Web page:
The first two are situations similar to when someone makes a great up on defense or chases a ball down off the court. The last thing you want to see in those cases is someone then putting the ball into the net. It wipes out all the good feelings the prior play generated. A missed serve after a hard-fought rally does the same thing.

In the case of when the other team has scored a string of points, the situation is a bit reversed. There is usually some sense of relief to breaking their serve (particularly if it was a long string). A missed serve at that point tends to create a “Here we go again” sort of feeling. At least try to give your team a chance to shake off the recent struggles.

Unfavorable match-ups

From a tactical perspective it makes sense to try to delay as long as possible situations where the other team can bring their strongest players to bear. You thus would want to avoid missed serves when:

  • The next server for the opposition is a strong one
  • The other team’s best front row player will rotate out of the back row

Obviously, if you’re playing a balanced team this sort of consideration won’t come to mind. However, if they have an absolute stud hitter, for example, you probably don’t want to accelerate their return to the front row by missing serves.

When you’re much better

In the instance where your team is the markedly better of the two, missed serves are hard to justify. You don’t need to be aggressive to win (see this post). The one excuse is that perhaps you want some players to work on their more challenging serves. Even still, you have to be cautious because several missed serves can suddenly make a match uncomfortable.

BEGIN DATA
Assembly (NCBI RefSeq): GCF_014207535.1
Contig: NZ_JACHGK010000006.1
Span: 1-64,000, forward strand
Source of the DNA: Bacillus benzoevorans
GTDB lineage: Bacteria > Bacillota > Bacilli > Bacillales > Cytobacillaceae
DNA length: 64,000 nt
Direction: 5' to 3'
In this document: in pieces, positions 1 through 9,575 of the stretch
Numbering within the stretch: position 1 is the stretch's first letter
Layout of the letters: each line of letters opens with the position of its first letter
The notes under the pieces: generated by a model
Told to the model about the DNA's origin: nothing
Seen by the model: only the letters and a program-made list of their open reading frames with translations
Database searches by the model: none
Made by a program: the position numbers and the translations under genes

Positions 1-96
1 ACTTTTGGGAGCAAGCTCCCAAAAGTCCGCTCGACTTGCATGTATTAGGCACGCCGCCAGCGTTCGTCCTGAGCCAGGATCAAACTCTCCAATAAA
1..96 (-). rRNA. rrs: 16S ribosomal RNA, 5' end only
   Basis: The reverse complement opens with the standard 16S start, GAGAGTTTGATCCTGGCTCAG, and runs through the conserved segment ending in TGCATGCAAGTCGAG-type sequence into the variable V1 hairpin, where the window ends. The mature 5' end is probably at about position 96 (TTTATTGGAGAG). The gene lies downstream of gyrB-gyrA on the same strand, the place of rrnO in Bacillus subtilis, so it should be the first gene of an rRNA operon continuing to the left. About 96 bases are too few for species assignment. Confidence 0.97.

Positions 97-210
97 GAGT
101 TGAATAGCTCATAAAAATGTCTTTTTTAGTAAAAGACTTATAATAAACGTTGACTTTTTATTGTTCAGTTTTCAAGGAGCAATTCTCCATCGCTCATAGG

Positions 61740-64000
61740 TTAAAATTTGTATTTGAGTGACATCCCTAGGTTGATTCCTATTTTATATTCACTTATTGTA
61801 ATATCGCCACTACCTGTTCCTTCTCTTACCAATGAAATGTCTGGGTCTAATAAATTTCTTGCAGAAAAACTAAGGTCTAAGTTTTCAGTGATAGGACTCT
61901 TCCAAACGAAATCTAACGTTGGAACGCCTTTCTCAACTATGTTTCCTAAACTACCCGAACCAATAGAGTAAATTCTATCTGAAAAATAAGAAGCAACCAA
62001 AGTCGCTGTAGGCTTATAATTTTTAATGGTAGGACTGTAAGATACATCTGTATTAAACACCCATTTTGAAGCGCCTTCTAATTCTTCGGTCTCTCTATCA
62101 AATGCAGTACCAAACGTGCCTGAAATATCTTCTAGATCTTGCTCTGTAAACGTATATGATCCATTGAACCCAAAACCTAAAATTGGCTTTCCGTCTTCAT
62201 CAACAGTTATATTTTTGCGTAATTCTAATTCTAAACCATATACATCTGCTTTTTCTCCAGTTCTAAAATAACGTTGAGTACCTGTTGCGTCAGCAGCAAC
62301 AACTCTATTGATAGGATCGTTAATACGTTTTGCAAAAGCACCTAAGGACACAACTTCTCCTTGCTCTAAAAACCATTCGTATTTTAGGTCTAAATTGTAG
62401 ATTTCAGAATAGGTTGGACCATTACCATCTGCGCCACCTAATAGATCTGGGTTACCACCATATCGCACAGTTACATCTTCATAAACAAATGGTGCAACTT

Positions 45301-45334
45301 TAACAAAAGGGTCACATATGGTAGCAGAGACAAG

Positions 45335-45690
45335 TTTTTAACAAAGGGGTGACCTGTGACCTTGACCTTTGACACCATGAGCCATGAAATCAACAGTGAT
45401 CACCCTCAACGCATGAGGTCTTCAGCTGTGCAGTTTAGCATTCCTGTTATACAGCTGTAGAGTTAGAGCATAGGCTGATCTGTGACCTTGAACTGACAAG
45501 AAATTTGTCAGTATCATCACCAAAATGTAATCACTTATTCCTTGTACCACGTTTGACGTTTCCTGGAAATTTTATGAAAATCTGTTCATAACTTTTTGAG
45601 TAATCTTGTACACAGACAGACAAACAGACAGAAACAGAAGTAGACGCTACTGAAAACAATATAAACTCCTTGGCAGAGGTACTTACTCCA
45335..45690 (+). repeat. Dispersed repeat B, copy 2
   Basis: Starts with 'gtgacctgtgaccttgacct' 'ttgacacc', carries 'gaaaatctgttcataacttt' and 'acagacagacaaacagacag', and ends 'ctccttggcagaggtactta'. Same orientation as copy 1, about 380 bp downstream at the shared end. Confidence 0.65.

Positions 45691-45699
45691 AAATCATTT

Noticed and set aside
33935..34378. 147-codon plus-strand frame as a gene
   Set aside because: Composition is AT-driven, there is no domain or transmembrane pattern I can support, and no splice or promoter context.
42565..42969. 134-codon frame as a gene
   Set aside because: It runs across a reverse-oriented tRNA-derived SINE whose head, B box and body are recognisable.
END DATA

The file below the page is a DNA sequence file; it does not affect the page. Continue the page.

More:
This happened with the Devon Ladies during the 2013 South West Championships. During the round-robin part of the event we were playing a team of lower quality, but one good enough to put up a fight. At one point four of our serves were missed in a row, allowing the other team to claw back into a potentially threatening position. As soon as we got back to making our serves we pulled away, but for a while we gave the other team some hope, which can be a dangerous thing.

It’s mainly about the momentum

You may have observed in my comments above that a lot of the reason for not missing serves at certain times comes down to grabbing or maintaining momentum. We all know how important momentum and psychology are in volleyball. It needs to be encouraged and cultivated in any way we can. Make this your focal point when looking at serving, and other parts of the game as well.

Now train it!

It’s not enough to think about when a serve needs to go in during matches. The mentality needs to be integrated into player’s minds during training. Make sure there are consequences during drills and games for missing serves at bad times. That will reduce (though I very much doubt totally eliminate) bad misses during matches and make your life on game day just a little less stressful.

John Forman
About the Author: John Forman
John currently coaches for an NCAA Division II women's team. This follows a stint as head coach for a women's professional team in Sweden. Prior to that he was the head coach for the University of Exeter Volleyball Club BUCS teams (roughly the UK version of the NCAA) while working toward a PhD. He previously coached in Division I of NCAA Women's Volleyball in the US, with additional experience at the Juniors club level, both coaching and managing, among numerous other volleyball adventures. Learn more on his bio page.